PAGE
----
After the monthly recap for a particular month has gone up, I will continue posting normal write ups for any matches that are really good. For the others – generally in the “common” category – that I have something to … Continue reading →
Floral Pavilion (New Brighton, Merryside, England)
ASW Superslam Championship
Dean Allmark and Robbie Dynamite rarely have bad matches versus each other. They had a number of good singles and tag matches (with the equally good Rampage Brown as Dynamite’s partner) in 2013, including a surprisingly good tables match late last summer (“surprising” since table matches generally stink). This was another good match between the two that fits right in with their larger bodies of work.
As per usual with ASW matches, the crowd interaction and crowd reaction adds so much to the atmosphere of this match. Dynamite telling the crowd – comprised of many kids – to “shush” in order to get them even more riled up works like magic. To me, Allmark in ASW is one of the best (if not the best) babyfaces anywhere in the world today. He gets a crowd behind him so easily, can get them to chant support or jeer the opponent on cue, and works a very solid, traditional babyface style.
Dynamite doesn’t do much in this match besides setting up Allmark’s offense and comebacks, but that is all he needed to do. He goes to a chin lock often, but almost always at the correct time to rally the crowd behind Allmark. Allmark was really crisp in this one hitting all of his hope and comeback spots perfectly. I know the headstand in the corner spot is nothing new in British wrestling but it is such a great spot. Poor Dynamite falls for it yet again, having not yet learned that charging at Allmark while he is standing on his head on the turnbuckle is only going to lead to a boot to the mouth.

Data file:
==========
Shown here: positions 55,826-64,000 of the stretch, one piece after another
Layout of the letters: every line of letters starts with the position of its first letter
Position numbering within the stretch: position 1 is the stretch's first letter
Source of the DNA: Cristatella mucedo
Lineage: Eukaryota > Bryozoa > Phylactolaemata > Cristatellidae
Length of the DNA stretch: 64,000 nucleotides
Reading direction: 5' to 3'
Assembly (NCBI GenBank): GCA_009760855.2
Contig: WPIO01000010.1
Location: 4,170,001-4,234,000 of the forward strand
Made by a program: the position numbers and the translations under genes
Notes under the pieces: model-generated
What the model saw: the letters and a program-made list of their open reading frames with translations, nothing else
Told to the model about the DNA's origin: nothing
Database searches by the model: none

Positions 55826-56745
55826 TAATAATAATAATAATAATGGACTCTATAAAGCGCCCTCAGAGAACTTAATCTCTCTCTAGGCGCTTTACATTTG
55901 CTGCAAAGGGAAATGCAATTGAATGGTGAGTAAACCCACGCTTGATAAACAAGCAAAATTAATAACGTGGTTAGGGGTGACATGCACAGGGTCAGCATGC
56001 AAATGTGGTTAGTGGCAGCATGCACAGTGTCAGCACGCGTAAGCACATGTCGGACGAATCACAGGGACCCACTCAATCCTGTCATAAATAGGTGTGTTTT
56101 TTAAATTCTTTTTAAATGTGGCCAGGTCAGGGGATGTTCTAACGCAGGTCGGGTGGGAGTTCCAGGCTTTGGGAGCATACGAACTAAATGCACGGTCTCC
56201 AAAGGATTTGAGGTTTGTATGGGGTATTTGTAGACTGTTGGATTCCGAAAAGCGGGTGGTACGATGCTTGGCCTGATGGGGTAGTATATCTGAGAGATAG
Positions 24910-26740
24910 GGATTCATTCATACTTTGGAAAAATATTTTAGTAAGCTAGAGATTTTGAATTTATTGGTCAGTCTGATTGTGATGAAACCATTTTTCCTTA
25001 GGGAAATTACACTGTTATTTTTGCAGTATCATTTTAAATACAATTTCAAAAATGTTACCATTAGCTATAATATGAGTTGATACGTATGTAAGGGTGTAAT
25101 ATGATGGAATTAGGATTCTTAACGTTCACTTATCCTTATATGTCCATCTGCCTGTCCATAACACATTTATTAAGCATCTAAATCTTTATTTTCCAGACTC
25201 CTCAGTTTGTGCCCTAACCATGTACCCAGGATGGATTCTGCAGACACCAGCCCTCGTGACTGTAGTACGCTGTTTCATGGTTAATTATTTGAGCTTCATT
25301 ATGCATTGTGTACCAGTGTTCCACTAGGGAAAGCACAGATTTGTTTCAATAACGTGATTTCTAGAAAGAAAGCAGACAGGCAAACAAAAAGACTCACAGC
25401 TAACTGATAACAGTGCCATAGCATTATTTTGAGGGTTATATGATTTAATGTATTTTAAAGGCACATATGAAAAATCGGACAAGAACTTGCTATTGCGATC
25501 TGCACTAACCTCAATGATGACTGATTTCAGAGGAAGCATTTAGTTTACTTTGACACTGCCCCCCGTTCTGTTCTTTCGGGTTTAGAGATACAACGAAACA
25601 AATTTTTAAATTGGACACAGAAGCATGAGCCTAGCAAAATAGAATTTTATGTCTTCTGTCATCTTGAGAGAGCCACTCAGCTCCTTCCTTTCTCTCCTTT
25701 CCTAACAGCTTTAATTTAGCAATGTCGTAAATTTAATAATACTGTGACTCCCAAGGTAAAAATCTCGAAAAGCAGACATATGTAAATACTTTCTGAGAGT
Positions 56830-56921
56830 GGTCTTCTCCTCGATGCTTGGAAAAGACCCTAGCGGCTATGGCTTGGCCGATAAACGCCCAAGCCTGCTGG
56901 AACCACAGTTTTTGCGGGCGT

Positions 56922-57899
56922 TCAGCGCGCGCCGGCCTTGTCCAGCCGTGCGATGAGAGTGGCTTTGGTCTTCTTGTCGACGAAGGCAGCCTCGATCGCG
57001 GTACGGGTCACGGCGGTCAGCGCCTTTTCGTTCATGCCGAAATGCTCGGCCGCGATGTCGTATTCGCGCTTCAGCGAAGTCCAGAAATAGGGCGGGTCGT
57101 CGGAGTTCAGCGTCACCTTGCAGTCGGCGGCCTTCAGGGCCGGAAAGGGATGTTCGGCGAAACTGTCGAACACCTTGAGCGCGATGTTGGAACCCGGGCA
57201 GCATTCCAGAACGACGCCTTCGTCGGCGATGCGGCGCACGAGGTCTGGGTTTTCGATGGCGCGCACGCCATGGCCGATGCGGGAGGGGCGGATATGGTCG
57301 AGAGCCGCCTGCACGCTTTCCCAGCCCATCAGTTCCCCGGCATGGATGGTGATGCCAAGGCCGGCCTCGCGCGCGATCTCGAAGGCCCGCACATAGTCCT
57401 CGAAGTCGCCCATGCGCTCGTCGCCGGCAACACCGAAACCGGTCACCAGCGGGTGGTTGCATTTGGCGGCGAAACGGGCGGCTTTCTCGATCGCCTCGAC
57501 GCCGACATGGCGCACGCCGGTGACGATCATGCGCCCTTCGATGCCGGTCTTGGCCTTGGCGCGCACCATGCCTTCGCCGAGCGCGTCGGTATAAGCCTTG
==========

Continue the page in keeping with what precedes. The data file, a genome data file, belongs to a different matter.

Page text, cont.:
Your typical solid Dean Allmark and Robbie Dynamite match. This match – and these guys – are proof that you don’t need to constantly reinvent the wheel in wrestling. They work similar matches basically all-year around in the same towns, using the same spots. They have a definite formula but because that formula is a good one, it works no matter how many times the fans see it.
British Singles | Common | Quality
Korauken Hall (Tokyo, Japan)
3 Points (Rope Breaks & Certain takedowns)
Wrestle-1 hasn’t produced anything in its abbreviated existence that someone would really need to go out of his way to see. This match does not necessarily change that trend. It is, however, easily the best match I have seen from the promotion and stands up as a pretty good shoot-style match in its own right.
I have watched some other outings from Funaki in this promotion, including a 2 on 1 comedy handicap versus the Brahman Brothers. Funaki was taken out of his element in a lot of those other matches. Clearly, this style of match versus someone like Takayama is much more in his wheelhouse and it shows. The match starts with feeling out as both go for knuckle locks and end up in the clinch.